Both countries do love big and colorful parties, but the traditions at home do vary a bit between the Unites states and here in Germany.
The big rush before the party starts, and the shopping madness is international; and even in the capital of holidays, Germany, the 31st of December is a normal working day. Although most stores close early.
Once the guests arrive, the party takes off with music, good food and plenty of drinks to keep you happy. While the American party will most likely have the TV tuned to New York, for the big celebrations, Germans usually like it a little cozier with a timeless classic, the sketch “Dinner for One.” James, a clumsy Butler, trips repeatedly over the tiger’s head.
Dinner for One, which is also known as The 90th Birthday, has been a New Year’s tradition in Germany since the 70’s. It portrays the birthday dinner of Miss Sophie, and made the quote “same procedure as every year” popular.
One of America's favorite traditions is the ball dropping in New York. Broadcasted on life TV, it is the main attraction at many households. Every year since 1907, New York City has hosted a massive party on Times Square. The party includes musical performances, fireworks and much more, although alcohol is not allowed. The main event is, of course, the countdown and the midnight lowering of the ball from the Times Tower.
While Americans, especially while partying outside, have to stick to soft drinks; Germans like their alcohol. One of the traditional beverages for that evening is Feuerzangenbowle. That is a hot punch made with mulled red wine with caramelized sugar, which has been flambéed with rum.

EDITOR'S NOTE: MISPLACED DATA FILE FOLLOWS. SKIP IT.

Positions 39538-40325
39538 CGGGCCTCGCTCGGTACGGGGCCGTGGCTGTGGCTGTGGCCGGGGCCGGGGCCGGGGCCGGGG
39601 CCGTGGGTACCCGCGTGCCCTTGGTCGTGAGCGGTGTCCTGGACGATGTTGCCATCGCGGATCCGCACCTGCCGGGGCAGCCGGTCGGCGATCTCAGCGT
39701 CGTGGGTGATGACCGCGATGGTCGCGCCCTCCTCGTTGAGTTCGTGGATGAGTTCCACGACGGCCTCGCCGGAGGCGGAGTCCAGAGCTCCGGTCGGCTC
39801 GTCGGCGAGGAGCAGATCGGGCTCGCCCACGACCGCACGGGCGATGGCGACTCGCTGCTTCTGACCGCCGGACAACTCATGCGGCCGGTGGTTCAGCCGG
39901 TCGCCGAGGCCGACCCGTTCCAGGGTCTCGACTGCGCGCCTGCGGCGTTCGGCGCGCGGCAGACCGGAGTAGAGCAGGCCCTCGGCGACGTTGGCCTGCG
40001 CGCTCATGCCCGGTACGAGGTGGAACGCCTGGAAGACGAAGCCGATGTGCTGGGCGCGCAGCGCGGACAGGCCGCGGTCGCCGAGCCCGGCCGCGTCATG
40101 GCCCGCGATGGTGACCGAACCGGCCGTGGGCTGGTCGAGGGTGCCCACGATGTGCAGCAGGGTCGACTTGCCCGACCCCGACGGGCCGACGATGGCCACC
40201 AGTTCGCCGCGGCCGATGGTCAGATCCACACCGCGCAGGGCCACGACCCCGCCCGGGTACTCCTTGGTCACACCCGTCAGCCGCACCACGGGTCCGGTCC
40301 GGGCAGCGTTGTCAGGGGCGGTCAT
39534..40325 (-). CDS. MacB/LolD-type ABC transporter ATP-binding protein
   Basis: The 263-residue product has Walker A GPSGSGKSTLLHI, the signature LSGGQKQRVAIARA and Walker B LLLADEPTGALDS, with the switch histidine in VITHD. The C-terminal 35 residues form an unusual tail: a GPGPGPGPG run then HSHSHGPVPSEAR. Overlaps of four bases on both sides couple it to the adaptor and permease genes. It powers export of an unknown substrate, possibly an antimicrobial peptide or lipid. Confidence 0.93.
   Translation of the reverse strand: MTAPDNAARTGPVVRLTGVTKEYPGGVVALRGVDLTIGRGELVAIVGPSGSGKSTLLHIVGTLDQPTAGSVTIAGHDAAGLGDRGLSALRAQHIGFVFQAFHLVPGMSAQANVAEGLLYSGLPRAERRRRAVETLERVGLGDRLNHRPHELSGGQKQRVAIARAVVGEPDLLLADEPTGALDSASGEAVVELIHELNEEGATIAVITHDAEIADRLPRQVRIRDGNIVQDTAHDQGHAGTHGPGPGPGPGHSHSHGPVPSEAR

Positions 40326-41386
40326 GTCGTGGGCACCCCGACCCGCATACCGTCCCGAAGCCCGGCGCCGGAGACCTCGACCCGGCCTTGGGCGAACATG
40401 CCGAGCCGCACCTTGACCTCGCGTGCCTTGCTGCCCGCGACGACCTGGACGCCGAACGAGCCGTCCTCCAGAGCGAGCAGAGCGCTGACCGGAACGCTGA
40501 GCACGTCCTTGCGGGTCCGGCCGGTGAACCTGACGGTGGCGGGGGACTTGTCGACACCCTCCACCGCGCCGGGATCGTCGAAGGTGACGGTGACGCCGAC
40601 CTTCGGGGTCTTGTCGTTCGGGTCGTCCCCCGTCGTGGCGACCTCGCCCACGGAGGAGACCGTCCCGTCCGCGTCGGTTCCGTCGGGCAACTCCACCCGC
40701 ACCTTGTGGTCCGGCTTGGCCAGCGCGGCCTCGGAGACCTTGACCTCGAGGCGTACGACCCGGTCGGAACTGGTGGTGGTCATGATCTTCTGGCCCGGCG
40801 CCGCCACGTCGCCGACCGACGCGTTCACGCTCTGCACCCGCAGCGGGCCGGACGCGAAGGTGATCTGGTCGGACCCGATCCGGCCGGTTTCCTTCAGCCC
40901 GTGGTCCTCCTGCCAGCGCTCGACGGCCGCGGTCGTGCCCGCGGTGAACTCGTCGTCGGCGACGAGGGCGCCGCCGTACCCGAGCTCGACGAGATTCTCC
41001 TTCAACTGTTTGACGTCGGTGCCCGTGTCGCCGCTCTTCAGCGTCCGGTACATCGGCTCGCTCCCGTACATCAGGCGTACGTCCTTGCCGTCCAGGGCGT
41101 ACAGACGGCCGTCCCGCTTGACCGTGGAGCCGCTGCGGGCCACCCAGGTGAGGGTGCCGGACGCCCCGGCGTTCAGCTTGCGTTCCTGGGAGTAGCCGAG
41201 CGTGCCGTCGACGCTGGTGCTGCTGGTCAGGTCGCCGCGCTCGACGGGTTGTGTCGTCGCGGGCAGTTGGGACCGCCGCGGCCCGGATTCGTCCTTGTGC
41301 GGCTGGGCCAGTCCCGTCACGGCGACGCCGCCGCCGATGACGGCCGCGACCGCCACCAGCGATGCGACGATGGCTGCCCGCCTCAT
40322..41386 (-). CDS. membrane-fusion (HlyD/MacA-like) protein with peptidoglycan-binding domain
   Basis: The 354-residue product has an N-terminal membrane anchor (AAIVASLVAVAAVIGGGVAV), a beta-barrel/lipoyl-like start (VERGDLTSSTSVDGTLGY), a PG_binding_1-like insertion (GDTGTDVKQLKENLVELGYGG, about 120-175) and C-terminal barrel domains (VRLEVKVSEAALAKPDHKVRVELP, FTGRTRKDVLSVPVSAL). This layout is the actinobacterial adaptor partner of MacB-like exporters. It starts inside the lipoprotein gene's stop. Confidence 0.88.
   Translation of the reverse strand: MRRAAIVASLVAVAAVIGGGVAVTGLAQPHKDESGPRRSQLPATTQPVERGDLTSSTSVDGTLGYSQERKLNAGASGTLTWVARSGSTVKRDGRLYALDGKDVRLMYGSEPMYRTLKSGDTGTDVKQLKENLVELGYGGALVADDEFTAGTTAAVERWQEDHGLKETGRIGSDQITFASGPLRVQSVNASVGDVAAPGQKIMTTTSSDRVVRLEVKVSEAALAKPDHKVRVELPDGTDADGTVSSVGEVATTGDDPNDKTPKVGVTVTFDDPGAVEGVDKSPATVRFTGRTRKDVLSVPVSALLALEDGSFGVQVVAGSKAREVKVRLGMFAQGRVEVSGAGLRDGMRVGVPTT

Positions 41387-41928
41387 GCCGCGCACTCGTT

The toast at midnight is still traditionally done, however, with a glass of Champagne, which is called Sekt in German.
Both countries do feature some nice food traditions too for New Years, but we will stick to the biggest ones, since there is just too many. In Germany, it’s time to bring out the jelly donuts. This donut is called a Berliner or Krapfen outside of Berlin and people in Berlin simply call them Pfannkuchen (pancakes).
In the United States, it is believed that black-eyed beans are very lucky. One of the biggest dishes is a dish with rice, called Hoppin’ John.
Not everyone is out partying; many Germans spend the evenings at home with friends and family. Often the eve is spent with games and lead pouring, an old German tradition. A candle is lit, and small chunks of lead are melted in a spoon that is held over the candle. The molten lead is then quickly poured from the spoon into a bucket of cold water, where it hardens almost instantly. Everyone then gets to guess what he or she "sees" in the led figurine. The shape of the cold lead tells the future of that person for the coming year. The lead kits are available to be bought before New Year’s, in most stores.
As soon as the clock hits midnight, the fireworks start.
While most fireworks in the states are held by the cities, due to the many regulations and restrictions, Germans are more hands on. In the States the skis are illuminated by brilliant huge pyrotechnic shows that awe thousands.
Germany’s major cities run public firework shows too, but the main firework is done by the people from home. After December 28th, most department stores start the limited time sale of fireworks. As long as you are over 18, you are able to purchase anything from rockets to firecrackers.
The Fireworks usually last till 2 am, when everyone falls into bed exhausted. After the hangover wears off on January 1st, you can find most Germans outside on the street cleaning up the fireworks mess.